The Supreme Court has developed a robust equal protection jurisprudence to recognize the rights of whites complaining of race conscious governmental activity. This was particularly reflected in the Court’s opinion in Parents Involved, where the Roberts Court radically repositioned the meaning of Brown v. Board of Education. That opinion all but guarantees that eventually Abigail Noel Fisher will win her case against the University of Texas. In the meantime, however, the case also holds promise for minority plaintiffs. While many have lamented Parents Involved and its use of Brown, we have missed the promise of the Roberts Court’s “process-only discrimination” for minority plaintiffs. This Article argues that the Roberts Court adopted a version of color-blind jurisprudence so unconditional and absolute that it unintentionally, but unmistakably, offers great promise to nonwhite plaintiffs. By making unlawful any different treatment of an individual by race, regardless of whether it has substantive consequences, the Roberts Court expanded what is actionable under the Equal Protection Clause of the Fourteenth Amendment, not just for white plaintiffs but also for minority plaintiffs. This Article unpacks that promise, and attempts to hold Chief Justice John Roberts accountable for all the consequences of his absolute commitment to color-blind jurisprudence.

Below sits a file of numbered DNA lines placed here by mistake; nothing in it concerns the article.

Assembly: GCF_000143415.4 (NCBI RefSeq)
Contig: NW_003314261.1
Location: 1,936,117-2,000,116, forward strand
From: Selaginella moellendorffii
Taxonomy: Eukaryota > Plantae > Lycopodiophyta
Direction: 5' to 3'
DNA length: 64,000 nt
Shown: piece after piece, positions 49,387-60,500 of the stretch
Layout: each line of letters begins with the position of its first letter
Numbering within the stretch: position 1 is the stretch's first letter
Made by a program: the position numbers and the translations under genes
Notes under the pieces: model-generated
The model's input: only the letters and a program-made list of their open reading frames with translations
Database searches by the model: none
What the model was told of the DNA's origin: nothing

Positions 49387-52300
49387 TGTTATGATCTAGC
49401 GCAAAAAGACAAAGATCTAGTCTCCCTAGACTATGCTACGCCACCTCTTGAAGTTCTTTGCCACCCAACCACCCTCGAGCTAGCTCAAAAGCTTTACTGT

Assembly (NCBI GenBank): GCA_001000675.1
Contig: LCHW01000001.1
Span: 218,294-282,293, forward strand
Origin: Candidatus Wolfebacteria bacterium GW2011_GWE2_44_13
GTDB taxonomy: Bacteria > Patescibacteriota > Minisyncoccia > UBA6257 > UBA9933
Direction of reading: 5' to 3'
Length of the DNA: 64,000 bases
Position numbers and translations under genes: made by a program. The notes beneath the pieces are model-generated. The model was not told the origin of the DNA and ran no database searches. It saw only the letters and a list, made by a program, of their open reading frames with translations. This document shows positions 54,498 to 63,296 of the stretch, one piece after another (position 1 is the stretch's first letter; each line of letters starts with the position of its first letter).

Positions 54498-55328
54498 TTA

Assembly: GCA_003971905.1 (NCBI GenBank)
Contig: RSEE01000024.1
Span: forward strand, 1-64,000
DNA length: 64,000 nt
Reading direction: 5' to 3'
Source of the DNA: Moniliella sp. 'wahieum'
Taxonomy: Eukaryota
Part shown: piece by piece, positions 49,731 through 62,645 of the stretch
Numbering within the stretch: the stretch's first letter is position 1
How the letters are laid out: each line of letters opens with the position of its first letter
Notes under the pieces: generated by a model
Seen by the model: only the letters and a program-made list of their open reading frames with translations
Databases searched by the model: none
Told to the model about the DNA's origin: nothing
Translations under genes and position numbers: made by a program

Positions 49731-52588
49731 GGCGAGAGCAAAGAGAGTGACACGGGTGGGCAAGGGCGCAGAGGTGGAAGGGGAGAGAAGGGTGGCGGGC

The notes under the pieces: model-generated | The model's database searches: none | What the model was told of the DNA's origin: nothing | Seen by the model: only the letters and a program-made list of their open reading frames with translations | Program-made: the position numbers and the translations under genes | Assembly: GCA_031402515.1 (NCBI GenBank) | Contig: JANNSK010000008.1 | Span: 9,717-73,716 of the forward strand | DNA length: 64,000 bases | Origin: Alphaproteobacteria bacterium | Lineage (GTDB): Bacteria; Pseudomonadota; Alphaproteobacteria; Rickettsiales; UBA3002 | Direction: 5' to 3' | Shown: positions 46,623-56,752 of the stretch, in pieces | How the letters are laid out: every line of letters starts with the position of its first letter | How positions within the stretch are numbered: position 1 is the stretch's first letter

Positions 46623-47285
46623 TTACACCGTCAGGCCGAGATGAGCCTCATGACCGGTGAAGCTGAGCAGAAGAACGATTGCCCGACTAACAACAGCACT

March 2015, Vol. 67, No. 2
Albert W. Alschuler, Limiting Political Contributions After McCutcheon, Citizens United, and SpeechNow
Alafair S. Burke, Consent Searches and Fourth Amendment Reasonableness
Jeffrey A. Lefstin, Inventive Application: A History
Onnig H. Dombalagian, Principles for Publicness
Kristen M. Blankley, Impact Preemption: A New Theory of Federal Arbitration Act Preemption
Alan Devlin, Antitrust Limits on Targeted Patent Aggregation